9. The Following User Says Thank You to Noah Bradley For This Useful Post:


  10. #8
    Join Date
    May 2008
    Location
    London
    Posts
    10,255
    Thanks
    3,535
    Thanked 5,476 Times in 3,685 Posts
    Follows
    1
    Following
    0
    Ah! You want to be a ninja art professor who instils his pupils with the ancient art of actually learning something. Good luck.

    Reply With Quote Reply With Quote  

  11. #9
    Join Date
    May 2003
    Location
    Hudson River valley, NY
    Posts
    16,212
    Thanks
    4,879
    Thanked 16,670 Times in 5,020 Posts
    Follows
    0
    Following
    0
    Quote Originally Posted by Noah Bradley View Post
    I have attended four different colleges in my time. From community college, public university, and even art school. Personally, I've been able to easily find teachers who taught figurative, naturalistic art at each of them. Maybe I'm just lucky, but the idea that schools only have abstracty teachers seems a bit dated.

    Sure, there's some of that everywhere. RISD's painting program is a joke, but their illustration program is there for anyone interested in representational art instruction (same as VCU and I suspect many schools).
    Exactly. There is no shortage of opportunities for figurative training in the US, at every level of education.


    Tristan Elwell
    **Finished Work Thread **Process Thread **Edges Tutorial

    Crash Course for Artists, Illustrators, and Cartoonists, NYC, the 2013 Edition!

    "Work is more fun than fun."
    -John Cale

    "Art is supposed to punch you in the brain, and it's supposed to stay punched."
    -Marc Maron
    Reply With Quote Reply With Quote  

  12. #10
    Join Date
    Nov 2007
    Location
    Slovakia
    Posts
    4,178
    Thanks
    5,096
    Thanked 2,049 Times in 1,108 Posts
    Follows
    0
    Following
    0
    I learned a great deal about realist painting from Anthony Apesos at the Art Inst of Boston: http://en.wikipedia.org/wiki/Anthony_Apesos

    This guy's the man. Excellent painter, and professor. Class act all the way.

    EDIT: OMG!!! He's got a blog and website now!

    http://www.apesos.com/
    http://anthonyapesos.blogspot.com/

    Last edited by TASmith; January 10th, 2010 at 03:24 PM.
    Reply With Quote Reply With Quote  

  13. #11
    Join Date
    Apr 2009
    Location
    Northern California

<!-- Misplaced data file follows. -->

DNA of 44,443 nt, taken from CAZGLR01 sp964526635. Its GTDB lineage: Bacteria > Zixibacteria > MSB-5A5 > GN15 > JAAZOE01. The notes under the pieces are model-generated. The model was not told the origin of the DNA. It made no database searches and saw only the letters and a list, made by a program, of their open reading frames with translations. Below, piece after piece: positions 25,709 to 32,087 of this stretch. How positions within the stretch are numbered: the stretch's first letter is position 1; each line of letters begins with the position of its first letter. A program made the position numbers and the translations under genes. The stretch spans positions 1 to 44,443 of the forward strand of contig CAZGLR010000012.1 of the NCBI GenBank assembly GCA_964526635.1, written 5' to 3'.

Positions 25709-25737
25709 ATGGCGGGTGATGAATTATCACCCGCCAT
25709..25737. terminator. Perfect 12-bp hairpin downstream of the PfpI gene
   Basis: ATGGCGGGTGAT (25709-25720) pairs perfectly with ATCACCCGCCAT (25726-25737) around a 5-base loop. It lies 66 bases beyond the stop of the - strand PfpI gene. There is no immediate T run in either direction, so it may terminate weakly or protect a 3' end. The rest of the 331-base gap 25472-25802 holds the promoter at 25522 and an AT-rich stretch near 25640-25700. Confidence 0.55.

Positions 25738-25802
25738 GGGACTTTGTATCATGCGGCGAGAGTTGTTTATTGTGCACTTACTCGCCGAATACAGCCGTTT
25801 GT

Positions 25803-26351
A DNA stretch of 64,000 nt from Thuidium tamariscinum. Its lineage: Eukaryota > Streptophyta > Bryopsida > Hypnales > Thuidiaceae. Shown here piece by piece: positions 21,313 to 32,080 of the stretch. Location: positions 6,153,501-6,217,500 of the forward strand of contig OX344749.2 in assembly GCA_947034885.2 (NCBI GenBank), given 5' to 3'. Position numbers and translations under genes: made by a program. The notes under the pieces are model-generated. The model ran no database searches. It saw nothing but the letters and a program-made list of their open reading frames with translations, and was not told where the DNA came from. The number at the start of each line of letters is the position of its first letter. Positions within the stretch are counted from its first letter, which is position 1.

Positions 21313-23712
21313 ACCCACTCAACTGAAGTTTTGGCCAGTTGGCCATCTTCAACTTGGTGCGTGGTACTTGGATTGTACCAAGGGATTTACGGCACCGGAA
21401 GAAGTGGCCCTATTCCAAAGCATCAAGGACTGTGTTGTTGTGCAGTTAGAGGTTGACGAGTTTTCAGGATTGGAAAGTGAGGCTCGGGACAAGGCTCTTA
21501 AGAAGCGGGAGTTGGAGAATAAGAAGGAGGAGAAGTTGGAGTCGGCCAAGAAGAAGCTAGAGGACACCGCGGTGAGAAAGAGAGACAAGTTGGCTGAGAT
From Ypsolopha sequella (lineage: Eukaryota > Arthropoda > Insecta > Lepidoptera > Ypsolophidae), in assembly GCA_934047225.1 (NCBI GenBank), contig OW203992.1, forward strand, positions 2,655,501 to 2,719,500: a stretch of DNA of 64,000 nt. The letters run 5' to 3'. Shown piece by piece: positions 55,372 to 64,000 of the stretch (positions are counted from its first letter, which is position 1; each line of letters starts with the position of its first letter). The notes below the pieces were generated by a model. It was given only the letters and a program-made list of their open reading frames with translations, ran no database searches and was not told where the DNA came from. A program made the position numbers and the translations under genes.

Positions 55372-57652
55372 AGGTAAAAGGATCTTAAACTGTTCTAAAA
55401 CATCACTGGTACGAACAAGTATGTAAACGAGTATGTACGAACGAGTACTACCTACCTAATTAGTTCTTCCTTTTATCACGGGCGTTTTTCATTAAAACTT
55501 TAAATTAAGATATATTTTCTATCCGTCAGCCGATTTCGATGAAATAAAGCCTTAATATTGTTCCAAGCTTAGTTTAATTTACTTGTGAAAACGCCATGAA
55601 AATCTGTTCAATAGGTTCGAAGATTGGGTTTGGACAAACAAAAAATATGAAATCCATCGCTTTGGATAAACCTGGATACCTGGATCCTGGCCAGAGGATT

Posts
    5,234
    Thanks
    3,512
    Thanked 4,900 Times in 2,544 Posts
    Follows
    0
    Following
    0
    I've run into this so hard so many times I gave up trying. I love teaching, and I'm pretty good at it, but I was too busy with my professional art career to earn a Masters degree. With 15 years professional art and art direction experience I wasn't even considered when a job opened up at a local Junior College - even with the Dean's recommendation and letters from VP's at EA. When I applied for the Drawing and Painting Masters Degree program at a CA State University I wasn't even accepted - one of the teachers there took photos of dog poop, blew them up to 36"x48" on Duraleen and had them backlit. I just couldn't compete with that.

    But, all that aside - every school is going to have its own orientation - it is definitely true though that the the US academic world has been mired in post-modern bullshit for a long, long time. But things change. And you can definitely find opportunities for traditional study everywhere - or make your own.

    What would Caravaggio do?
    _________________________

    Portfolio
    Plein Air
    Digital
    Still Life
    Sight Measuring
    Fundamentals
    Reply With Quote Reply With Quote  

  14. #12
    Join Date
    Nov 2006
    Location
    Buckinghamshire, UK
    Posts
    1,761
    Thanks
    310
    Thanked 307 Times in 201 Posts
    Follows
    0
    Following
    0
    Quote Originally Posted by JeffX99 View Post
    I've run into this so hard so many times I gave up trying. I love teaching, and I'm pretty good at it, but I was too busy with my professional art career to earn a Masters degree. With 15 years professional art and art direction experience I wasn't even considered when a job opened up at a local Junior College - even with the Dean's recommendation and letters from VP's at EA. When I applied for the Drawing and Painting Masters Degree program at a CA State University I wasn't even accepted - one of the teachers there took photos of dog poop, blew them up to 36"x48" on Duraleen and had them backlit. I just couldn't compete with that.

    But, all that aside - every school is going to have its own orientation - it is definitely true though that the the US academic world has been mired in post-modern bullshit for a long, long time. But things change. And you can definitely find opportunities for traditional study everywhere - or make your own.
    I greatly sympathize. I'm glad others have found otherwise, but this is the sort of thing I hear time and time again. England seems to be even worse than America as regards domination by the conceptual crap brigade.

    Reply With Quote Reply With Quote  

  15. #13
    Join Date
    Dec 2009
    Location
    Deland Florida
    Posts
    666
    Thanks
    260
    Thanked 210 Times in 167 Posts
    Follows
    0
    Following
    0
    Well, I suppose I'll share where I'm at in my journey towards becoming a good artist (whatever that means). I'm at the University of North Florida, a fairly new school (about 40 years old?). I can't speak for all the professors but one of my instructors has seemed to infiltrate the system. How you say? Well, she does a lot of dada-esc stuff (but completely not dada at all) and it's what she's known for. However, she is infact quite the technical artist. And when she teaches many of the courses, she focuses on the technical aspects and encourages personal research of various artists of skill including the old masters. Hopefully I got lucky! ^.^

    The Sketchbook of Naj and Stu!:
    SKETCHBOOK

    And of course go check out the SB of DefiledVisions
    Reply With Quote Reply With Quote  

Members who have read this thread: 0

There are no members to list at the moment.

Bookmarks

Posting Permissions

  • You may not post new threads
  • You may not post replies
  • You may not post attachments
  • You may not edit your posts
  •  
Register

Developed Actively by vBSocial.com
The Art Department
SpringOfSea's Sketchbook